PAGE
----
Why Labour cannot afford to be complacent despite record poll predictions - Jayne Dowle

Apart from compulsory tooth brushing for primary school kids and a non-dom tax plan that will now raise £1bn less for NHS funds than initially calculated, we know little of what Labour plans to do with its predicted 120-seat majority at the forthcoming General Election.

This should ring massive alarm bells. Not just for the Tories, currently pole-axed by the bombshell of a new poll commissioned by arch-Brexiteer and Boris Johnson ally Lord Frost and Tory donors, but also for Labour.

It’s not enough to want rid of a government that has become mired in division, conflict and sheer nastiness to simply replace it with, well what?

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Free toothbrushes for under-10s, but no word on how schools might be judged and graded without causing teacher suicide? More NHS staff, but no new hospitals – or improved hospital car parking, a huge national issue for staff, patients and visitors – to give them places to work?

Labour Party leader Sir Keir Starmer during a visit to a Boots pharmacy. PIC: Ian West/PA WireLabour Party leader Sir Keir Starmer during a visit to a Boots pharmacy. PIC: Ian West/PA Wire
Labour Party leader Sir Keir Starmer during a visit to a Boots pharmacy. PIC: Ian West/PA Wire

This new YouGov survey, published earlier this week, finds that if the election was held right now, the Conservatives would lose a staggering 196 seats, including every ‘red wall’ seat won from Labour in 2019, and those of 11 Cabinet ministers, including well-heeled South West Surrey, where Chancellor Jeremy Hunt is the sitting MP.

By comparison, in the Labour landslide election of 1997, outgoing Conservative PM Sir John Major lost 178 seats to Tony Blair’s New Labour.

Those of us old enough to remember that particular election night will never forget the twin emotions of shock and elation as we toasted an epoch-defining sea-change in British politics. It was all about fairness, equality and aspiration, a heady cocktail after 18 years of Tory rule.

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If this Labour inertia continues, when the swingometer turns resolutely red, we’ll probably just have another cup of tea, shrug our shoulders and go to bed, still no wiser as to what the majority have actually just voted for.

Labour leader Sir Keir Starmer, who’s clearly gunning for Rishi Sunak, needs to start putting his money where his mouth is.

He’s told us his ‘five missions’ for government, which turn out to be both ambitious and vague at the same time; the highest growth in the G7 (means little to small businesses still battling the aftermath of the Covid pandemic), a better NHS and schools (yes, but how?), clean energy (dare we mention cheaper energy bills first?) and safer streets (and the shortage of prison places perhaps?).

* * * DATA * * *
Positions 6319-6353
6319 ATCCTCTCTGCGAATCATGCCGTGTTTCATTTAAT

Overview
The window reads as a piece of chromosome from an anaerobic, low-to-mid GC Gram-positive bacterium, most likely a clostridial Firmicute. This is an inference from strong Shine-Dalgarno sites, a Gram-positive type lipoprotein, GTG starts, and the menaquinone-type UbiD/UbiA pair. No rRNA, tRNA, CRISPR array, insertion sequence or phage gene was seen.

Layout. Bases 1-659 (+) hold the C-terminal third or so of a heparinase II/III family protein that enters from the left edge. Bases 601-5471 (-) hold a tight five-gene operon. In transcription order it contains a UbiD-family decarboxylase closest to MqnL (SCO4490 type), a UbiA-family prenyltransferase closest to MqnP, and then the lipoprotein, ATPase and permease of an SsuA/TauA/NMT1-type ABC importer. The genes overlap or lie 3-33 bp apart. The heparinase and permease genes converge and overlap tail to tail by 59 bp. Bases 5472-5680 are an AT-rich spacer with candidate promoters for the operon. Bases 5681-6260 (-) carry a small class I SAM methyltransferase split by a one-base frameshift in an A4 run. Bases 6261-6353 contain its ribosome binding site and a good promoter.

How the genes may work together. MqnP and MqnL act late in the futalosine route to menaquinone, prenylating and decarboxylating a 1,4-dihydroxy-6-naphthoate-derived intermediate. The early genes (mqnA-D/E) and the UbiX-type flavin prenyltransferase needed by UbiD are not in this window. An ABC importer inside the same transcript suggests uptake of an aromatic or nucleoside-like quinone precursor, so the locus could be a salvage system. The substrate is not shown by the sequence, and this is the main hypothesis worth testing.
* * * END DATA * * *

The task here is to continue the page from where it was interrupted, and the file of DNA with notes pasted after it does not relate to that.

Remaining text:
Yet when it comes to detail, or operational blueprints, or economic rationales, we are left lacking. Any attempts to nail the Labour leader down are met with a defensiveness that’s becoming more wearisome every week.

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Instead, we are fed occasional gobbets of seemingly unconnected ideas that fail to coalesce. For example, we’re also told that Labour would liberalise planning and build a generation of new towns, but with no insight into what the party might do in government to revitalise hundreds of ‘old’ towns, or where the land might come from, given widespread concerns over lack of green space, to build them on.

It's so frustrating, and Sir Keir needs to realise that such complacency will breed resentment from voters. It’s also disrespectful to those of us who are desperate to learn and engage with what Labour might be planning to offer.

When the date of the General Election is finally announced, the Labour leader should also consider the fate of his party’s parliamentary candidates campaigning on doorsteps and at public meetings.

What will they say when asked if Labour would stop the boats? How might they respond when the thorny question of re-joining the European Union arises, remembering of course, that Labour’s refusal to commit to either side during the 2016 EU referendum scuppered the Remain camp?

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How quickly, given that the General Election could be upon us within months, can the Labour high command come up with the detailed manifesto – capable of bearing close scrutiny – we expect?

Sir Keir deserves praise for reassembling a party riven to near-destruction just a few years ago by former leader Jeremy Corbyn. But as far as voters are concerned, this is now ancient history.

We want to feel both reassured and buoyed by future plans, not constantly reminded of the achievements of the past.

It might be acceptable to duck and dive and avoid being pinned down by television and radio interviewers, but out there in the real world, the public are not as forgiving.

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